My current notebook — an HP/Compaq 2510p — now got pretty old, i.e. over 5 years. Although I was very happy with it I still decided to order a new one. The HP 2570p seems to be a comparable product.
The First Impression
Duh! It seems to be more heavy and bigger. I prefer slim notebooks because I need it for work1 and it goes everywhere with me. And the keyboard has this stupid modern square-buttons which have been introduced by stupid Apple. And — oh no — there are no page-up/down keys! It is silver colored and although I would have preferred a dark color, for me functionality and usability counts, and not the design.
A had a closer look. The 2570p is about 3 millimeters thicker, 24 millimeters wider and the new keyboard is also 5 millimeters wider. HP could have made the notebook smaller because there is a border of more than 1 centimeters around the keyboard as well as around the display. The 2510p did not have such a thick border. The new display has 12.5″ instead of 12.1″ but in total the area is pretty the same because it is 10 millimeters wider but 6 millimeters smaller in the height instead. The new 2570p has about 200 grams more in weight than the old one.
The hardware configuration is Intel i5 3210, 2.5Ghz, 4GB RAM, 120GB SDD.
As usual I installed Debian Wheezy using the netinst ISO booted from a USB stick. The installation works fine except that it is missing the latest Wifi firmware iwlwifi-6000g2a-6.ucode-126.96.36.199 which isn’t included in Debian’s firmware package. You can download it at wireless.kernel.org. Copy it to the USB stick, then go to the installation console (ALT-F2). Create the directory /lib/firmware and copy the file there. Also the installation somehow toggles the software RFKILL. I did not recognize this at first because of the not very intuitive colors for the hardware RFKILL (soft) button: orange = Wifi disabled, white = Wifi enabled.
As usual I did a plain console-only (without X11) installation and added KDE afterwards. Yes, I do not like Gnome. Everything works fine. The package kde-config-touchpad was not installed by default which should be on a notebook. And one dependency seems to incorrect. Kmail fails to ask for the gnupg passphrase and the reason was that pinentry-gtk2 was installed instead of pinentry-qt4.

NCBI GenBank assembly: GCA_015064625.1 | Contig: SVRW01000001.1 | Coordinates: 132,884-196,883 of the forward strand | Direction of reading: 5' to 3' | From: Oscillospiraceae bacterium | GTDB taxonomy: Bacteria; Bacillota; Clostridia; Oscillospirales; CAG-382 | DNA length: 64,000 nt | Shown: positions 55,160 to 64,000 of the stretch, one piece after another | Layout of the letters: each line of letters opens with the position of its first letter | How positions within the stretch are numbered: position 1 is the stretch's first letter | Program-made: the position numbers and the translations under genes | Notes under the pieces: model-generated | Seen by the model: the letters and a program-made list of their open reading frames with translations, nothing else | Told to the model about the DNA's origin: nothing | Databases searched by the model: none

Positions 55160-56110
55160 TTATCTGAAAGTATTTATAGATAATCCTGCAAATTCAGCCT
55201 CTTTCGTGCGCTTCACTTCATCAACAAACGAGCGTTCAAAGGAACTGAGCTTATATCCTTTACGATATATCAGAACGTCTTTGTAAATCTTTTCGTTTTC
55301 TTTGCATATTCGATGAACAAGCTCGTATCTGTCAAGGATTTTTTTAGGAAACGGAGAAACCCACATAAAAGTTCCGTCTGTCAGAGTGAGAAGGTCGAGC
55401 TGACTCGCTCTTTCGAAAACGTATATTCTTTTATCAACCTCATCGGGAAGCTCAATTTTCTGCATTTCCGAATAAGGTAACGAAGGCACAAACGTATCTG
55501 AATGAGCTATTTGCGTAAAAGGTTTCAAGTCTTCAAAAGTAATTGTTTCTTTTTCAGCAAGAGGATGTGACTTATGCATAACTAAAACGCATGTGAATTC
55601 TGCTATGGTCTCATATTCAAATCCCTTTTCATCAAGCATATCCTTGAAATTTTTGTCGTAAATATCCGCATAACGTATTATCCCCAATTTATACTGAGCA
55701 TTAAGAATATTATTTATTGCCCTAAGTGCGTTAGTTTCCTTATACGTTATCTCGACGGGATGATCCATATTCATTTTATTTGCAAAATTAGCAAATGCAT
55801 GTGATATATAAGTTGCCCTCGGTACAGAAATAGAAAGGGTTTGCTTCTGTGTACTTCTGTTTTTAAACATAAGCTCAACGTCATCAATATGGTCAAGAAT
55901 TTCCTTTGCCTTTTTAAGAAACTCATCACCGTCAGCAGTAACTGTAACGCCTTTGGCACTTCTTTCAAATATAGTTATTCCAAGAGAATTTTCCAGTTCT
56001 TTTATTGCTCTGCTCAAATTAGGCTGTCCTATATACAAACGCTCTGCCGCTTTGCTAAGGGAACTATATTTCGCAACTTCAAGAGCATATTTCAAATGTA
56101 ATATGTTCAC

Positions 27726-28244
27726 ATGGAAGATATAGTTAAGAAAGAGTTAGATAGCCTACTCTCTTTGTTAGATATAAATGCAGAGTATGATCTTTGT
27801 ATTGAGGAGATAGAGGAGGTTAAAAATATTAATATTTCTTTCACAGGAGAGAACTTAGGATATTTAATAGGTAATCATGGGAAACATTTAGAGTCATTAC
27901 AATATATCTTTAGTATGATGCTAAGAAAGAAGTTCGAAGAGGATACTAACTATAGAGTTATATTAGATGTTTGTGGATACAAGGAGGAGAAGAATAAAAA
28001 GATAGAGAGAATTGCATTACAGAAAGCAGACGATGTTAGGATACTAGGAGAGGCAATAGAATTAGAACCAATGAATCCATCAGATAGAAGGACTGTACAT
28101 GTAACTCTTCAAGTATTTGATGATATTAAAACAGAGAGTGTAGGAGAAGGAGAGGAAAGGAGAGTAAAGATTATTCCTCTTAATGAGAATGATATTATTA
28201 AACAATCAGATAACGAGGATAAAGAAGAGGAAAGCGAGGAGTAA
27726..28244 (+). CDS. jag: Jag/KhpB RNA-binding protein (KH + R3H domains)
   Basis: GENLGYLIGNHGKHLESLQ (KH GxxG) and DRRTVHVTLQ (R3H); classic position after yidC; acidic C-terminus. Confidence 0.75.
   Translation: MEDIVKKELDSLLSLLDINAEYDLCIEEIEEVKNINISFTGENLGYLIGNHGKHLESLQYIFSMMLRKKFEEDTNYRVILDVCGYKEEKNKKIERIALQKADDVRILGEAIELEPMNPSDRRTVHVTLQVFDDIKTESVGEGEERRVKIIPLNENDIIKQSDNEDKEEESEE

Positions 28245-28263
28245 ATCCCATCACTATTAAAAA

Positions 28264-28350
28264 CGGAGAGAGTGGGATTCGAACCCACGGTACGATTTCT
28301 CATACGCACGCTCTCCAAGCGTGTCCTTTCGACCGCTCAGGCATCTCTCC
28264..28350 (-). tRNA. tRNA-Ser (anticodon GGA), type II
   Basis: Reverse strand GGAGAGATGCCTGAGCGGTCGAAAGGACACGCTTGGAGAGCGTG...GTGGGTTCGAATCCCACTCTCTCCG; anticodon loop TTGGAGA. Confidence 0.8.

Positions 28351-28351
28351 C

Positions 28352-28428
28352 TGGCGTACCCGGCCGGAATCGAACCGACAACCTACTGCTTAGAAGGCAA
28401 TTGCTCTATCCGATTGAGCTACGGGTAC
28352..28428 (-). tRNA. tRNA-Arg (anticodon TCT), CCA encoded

Further Advantages and Disadvantages
Everything is installed and seems to work fine. Let’s use it. So what are my use cases? I do a lot different tasks but I think there are three most important things:
- Browsing/using the web with a browser (Firefox with Vimperator)
- Writing code (shell, vi, gcc)
- Reading/writing emails (kmail)
Obviously, all three tasks require much keyboard interaction (which BTW empowers me with a much higher work speed then my mouse-using colleagues 😉
I was shocked when I immediately recognized that the keyboard lacks the page-up/page-down keys. They are combined to the cursor up/down movement keys together with the FN key which is located at the left lower edge of the keyboard (i.e. FN+up equals page up). In vi this is no problem because SHIFT+up was always equal to page up but everywhere else you need the FN key (e.g. in Firefox) and under some circumstances you even have to press it together with SHIFT, e.g. in the shell for scrolling back. You always need both hands because the cursor keys are on the right side and the FN key is left.
Better laid out than on the old keyboard is the ESC key. It is very easy to find.
What I could not find out yet is how to disable the internal beep. It is very loud and annoying. Unfortunately, removing the kernel module pcspkr does not solve the problem.
The jack for a headset (an external microphone and speakers) is now one combined audio jack. This is state of the art on most modern notebooks but it requires me to buy an adapter from two separate plugs to the combined one.
The worst painful issue arose when I realized that the VGA port does not recognize external displays if they connected through a KVM switch. Read this article about VGA troubles with KVM switches for further details and a workaround.
- The display should not be below 12″. That’s too small for real work. ↵